Sextant Global High Income (SGHIX), August 2013

By David Snowball

Objective and Strategy

The fund seeks high income, with a secondary objective of capital preservation.  They invest in a global, diversified portfolio of income-producing debt and equity securities.  They manage risk at the level of individual security selection, but also through their ability to allocate between stocks and bonds, sectors, countries and currencies.  Their portfolio may invest in up to 50% in equities, 50% in the U.S., 50% in investment grade bonds, and 33% in emerging markets.  They won’t engage in hedging, leverage or credit default swaps. 

Adviser

Saturna Capital Corporation, which was founded in 1989.  Saturna has about $3.9 billion in assets under management and advises the Sextant, Idaho and Amana funds.  Their funds are universally and continually solid, sensible and risk-conscious.

Manager

Bryce Fegley and John Scott. Mr. Fegley joined Saturna 2001, served as an analyst and then as director of research at their Malaysian subsidiary, Saturna Sdn Bhd.  Mr. Scott joined Saturna 2009.  He has worked with Morgan Stanley Smith Barney in  California and Hyundai Securities in Seoul, S. Korea.

Strategy capacity and closure

They haven’t really discussed the matter formally.  Mr. Fegley’s general sense is that the fund’s stake in preferred shares (currently 8% of the portfolio) would represent the largest constraint because the preferred market is small ($200 billion) compared to the common stock market ($14 trillion) and might well shrink by half over the next few years as new banking regulations kick in.

Management’s Stake in the Fund

As of November 30, 2012, Mr. Fegley had invested between $100,000 and 500,000 in the fund while Mr. Scott had between $50,000 and 100,000.  As of the most recent SAI, their boss, Nick Kaiser, owned 30% of all of the fund’s shares which would be rather more than a million in the fund.

Opening date

March 30, 2012.

Minimum investment

$1,000 for regular accounts, $100 for IRAs.

Expense ratio

0.90% on assets of $5 million.

Comments

SGHIX, positioned as “a retirees’ fund,” responds to two undeniable realities: (1) investors need income and (2) the old stand-by – toss money into an aggregate bond index full of Treasuries – will, for a generation or more, no longer work.  Grantham, Mayo, van Otterloo (a/k/a GMO) forecast “The Purgatory of Low Returns” (July 2013) for investors over the next seven years with a tradition 60/40 hybrid earning a real return under 1% per year and most classes of U.S. bonds posting negative real returns.  Their recommendations for possible paths forward: concentrate on the highest return asset classes and rebalance frequently, seek alternatives, use leverage, and be patient.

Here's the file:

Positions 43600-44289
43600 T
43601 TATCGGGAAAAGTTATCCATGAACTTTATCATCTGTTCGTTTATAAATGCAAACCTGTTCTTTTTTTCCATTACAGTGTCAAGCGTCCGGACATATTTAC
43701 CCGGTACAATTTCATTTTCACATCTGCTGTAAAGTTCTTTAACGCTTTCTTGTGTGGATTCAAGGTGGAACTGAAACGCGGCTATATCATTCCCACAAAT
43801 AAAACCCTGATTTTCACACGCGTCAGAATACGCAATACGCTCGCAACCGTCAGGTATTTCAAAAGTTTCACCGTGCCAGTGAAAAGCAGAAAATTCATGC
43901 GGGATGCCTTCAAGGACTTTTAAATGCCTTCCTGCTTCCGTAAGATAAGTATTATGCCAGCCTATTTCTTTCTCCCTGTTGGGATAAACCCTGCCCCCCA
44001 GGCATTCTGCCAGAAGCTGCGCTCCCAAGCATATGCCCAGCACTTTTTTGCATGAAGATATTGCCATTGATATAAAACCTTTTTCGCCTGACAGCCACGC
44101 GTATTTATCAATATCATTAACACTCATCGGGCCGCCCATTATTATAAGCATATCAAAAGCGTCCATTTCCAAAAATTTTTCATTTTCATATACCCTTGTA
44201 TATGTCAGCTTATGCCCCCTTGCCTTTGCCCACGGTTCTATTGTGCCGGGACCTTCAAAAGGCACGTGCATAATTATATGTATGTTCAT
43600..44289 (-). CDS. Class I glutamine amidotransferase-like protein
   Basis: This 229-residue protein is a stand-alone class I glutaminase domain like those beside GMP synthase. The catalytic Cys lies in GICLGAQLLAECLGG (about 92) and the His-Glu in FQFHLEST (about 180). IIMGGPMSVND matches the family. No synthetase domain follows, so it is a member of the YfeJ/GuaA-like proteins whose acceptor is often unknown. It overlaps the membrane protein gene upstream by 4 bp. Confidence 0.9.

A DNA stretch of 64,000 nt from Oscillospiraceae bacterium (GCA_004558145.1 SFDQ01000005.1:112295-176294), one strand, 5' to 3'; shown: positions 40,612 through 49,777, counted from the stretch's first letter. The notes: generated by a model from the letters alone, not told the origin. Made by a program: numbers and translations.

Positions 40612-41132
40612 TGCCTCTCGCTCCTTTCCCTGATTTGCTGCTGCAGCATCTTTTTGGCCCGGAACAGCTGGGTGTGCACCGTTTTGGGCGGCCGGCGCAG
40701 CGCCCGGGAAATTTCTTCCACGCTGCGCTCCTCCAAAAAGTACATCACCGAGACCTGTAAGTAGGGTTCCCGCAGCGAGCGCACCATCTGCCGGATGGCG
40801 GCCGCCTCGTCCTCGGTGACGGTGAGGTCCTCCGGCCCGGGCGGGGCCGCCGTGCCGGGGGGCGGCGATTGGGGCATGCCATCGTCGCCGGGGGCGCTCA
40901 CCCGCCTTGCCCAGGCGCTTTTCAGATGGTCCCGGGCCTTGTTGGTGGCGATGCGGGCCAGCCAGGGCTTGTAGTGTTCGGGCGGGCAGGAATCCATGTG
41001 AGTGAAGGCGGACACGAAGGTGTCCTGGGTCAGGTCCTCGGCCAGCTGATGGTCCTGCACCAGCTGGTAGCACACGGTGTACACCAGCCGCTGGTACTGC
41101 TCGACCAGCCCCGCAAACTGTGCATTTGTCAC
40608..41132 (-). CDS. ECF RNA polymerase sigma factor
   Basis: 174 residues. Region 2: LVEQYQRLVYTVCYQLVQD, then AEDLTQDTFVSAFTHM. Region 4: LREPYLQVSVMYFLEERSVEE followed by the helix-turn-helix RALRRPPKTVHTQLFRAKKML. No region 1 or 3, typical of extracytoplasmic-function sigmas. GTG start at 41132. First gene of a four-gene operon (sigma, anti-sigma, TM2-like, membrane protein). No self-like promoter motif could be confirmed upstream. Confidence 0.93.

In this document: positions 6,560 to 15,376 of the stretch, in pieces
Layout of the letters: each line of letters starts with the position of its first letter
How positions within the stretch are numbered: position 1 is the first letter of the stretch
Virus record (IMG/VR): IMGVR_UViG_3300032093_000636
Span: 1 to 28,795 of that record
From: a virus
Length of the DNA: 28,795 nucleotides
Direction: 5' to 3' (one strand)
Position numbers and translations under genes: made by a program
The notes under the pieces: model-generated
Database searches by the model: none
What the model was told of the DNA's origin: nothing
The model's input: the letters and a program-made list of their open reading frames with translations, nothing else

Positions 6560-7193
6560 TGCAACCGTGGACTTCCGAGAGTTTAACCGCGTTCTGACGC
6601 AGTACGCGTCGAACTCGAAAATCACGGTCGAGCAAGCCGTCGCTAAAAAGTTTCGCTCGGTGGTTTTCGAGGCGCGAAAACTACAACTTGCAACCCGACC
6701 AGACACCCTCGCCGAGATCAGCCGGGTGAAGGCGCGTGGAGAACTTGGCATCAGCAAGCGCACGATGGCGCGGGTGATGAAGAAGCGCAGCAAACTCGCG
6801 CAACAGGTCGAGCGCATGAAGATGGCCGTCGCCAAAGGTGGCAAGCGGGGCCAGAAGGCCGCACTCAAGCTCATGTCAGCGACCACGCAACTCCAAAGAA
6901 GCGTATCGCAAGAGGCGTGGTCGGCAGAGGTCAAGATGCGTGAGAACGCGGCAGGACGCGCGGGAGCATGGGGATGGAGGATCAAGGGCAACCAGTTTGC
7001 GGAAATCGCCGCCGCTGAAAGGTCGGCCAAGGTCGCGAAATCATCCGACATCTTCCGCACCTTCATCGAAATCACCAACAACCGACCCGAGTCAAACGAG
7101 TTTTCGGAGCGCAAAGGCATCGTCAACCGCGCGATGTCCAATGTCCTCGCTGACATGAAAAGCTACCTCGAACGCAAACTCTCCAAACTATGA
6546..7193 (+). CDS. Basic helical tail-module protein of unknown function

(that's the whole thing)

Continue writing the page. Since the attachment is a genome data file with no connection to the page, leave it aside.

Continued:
With the exception of “use leverage,” Sextant does.  SGHIX explicitly targets “high current income” and has broad flexibility to seek income almost anywhere, though they do so with a prudent concern for risk.  John Scott describes himself as “the offensive manager,” the guy charged with finding the broadest possible array of reasonably-priced, income-producing securities.  Bryce Fegley is “the defensive manager,” a self-described “asset allocation nerd” who aims to balance the effects of many sources of risk – country, valuation, interest rate, currency – while still pursuing a high-income mandate.  Their strategy is to buy and hold for as long as possible: they hope to hold bonds to redemption and stocks as long as their dividends seem secure.  With hard work, luck and skill, their ability to move between dividend-paying common stock, preferred shares (currently 8% of the portfolio) and relatively high-quality high yield bonds might allow them to achieve their goal of high income.

How high?  The managers estimate that they might earn 300-400 bps more than a 10-year Treasury.  In a “normal” world, a 10-year might earn 4.5%; this fund might earn 7.5 – 8.5%.  In addition, the managers believe they might be able to add 2% per year in capital appreciation.

What concerns should prospective investors have?  Three come immediately to mind:

  1. To date, execution of the strategy has been imperfect. From inception through mid-July 2013, a period of about 15 months, the fund posted a total return of 5.2%.  Much of their portfolio was, for about six months, in cash which certainly depressed returns.  The managers are very aware of the fact that many investments are not paying investors for the risk they’re taking and have, as a result, positioned the portfolio conservatively.  In addition, it’s almost impossible to construct a true peer group for this fund since its combination of a high income mandate, equities and tactical asset allocation changes is unique.  There are four other funds with “global high income” in their names (Aberdeen, DWS, Fidelity, and MainStay plus one closed-end fund), but all are essentially high-yield bond funds with 0-3% in equities.